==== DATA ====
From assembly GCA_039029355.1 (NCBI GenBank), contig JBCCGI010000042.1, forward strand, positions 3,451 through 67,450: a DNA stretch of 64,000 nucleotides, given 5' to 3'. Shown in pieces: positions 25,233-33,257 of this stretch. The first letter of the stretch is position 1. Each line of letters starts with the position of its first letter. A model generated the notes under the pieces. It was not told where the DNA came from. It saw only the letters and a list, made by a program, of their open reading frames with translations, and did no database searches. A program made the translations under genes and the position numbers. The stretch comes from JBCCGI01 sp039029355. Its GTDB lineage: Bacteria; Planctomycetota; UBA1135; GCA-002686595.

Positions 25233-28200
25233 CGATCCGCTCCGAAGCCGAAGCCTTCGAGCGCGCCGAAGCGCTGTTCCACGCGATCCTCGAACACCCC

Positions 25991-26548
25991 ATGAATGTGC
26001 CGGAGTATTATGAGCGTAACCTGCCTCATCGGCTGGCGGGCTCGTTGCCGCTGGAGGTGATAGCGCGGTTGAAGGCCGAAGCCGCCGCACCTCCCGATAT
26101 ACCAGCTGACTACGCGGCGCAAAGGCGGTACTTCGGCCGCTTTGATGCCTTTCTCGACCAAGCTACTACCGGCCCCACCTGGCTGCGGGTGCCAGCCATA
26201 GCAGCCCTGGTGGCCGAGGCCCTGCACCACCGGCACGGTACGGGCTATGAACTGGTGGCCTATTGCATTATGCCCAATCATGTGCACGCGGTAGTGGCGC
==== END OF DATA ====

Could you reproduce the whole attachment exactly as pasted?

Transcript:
From assembly GCA_039029355.1 (NCBI GenBank), contig JBCCGI010000042.1, forward strand, positions 3,451 through 67,450: a DNA stretch of 64,000 nucleotides, given 5' to 3'. Shown in pieces: positions 25,233-33,257 of this stretch. The first letter of the stretch is position 1. Each line of letters starts with the position of its first letter. A model generated the notes under the pieces. It was not told where the DNA came from. It saw only the letters and a list, made by a program, of their open reading frames with translations, and did no database searches. A program made the translations under genes and the position numbers. The stretch comes from JBCCGI01 sp039029355. Its GTDB lineage: Bacteria; Planctomycetota; UBA1135; GCA-002686595.

Positions 25233-28200
25233 CGATCCGCTCCGAAGCCGAAGCCTTCGAGCGCGCCGAAGCGCTGTTCCACGCGATCCTCGAACACCCC

Positions 25991-26548
25991 ATGAATGTGC
26001 CGGAGTATTATGAGCGTAACCTGCCTCATCGGCTGGCGGGCTCGTTGCCGCTGGAGGTGATAGCGCGGTTGAAGGCCGAAGCCGCCGCACCTCCCGATAT
26101 ACCAGCTGACTACGCGGCGCAAAGGCGGTACTTCGGCCGCTTTGATGCCTTTCTCGACCAAGCTACTACCGGCCCCACCTGGCTGCGGGTGCCAGCCATA
26201 GCAGCCCTGGTGGCCGAGGCCCTGCACCACCGGCACGGTACGGGCTATGAACTGGTGGCCTATTGCATTATGCCCAATCATGTGCACGCGGTAGTGGCGC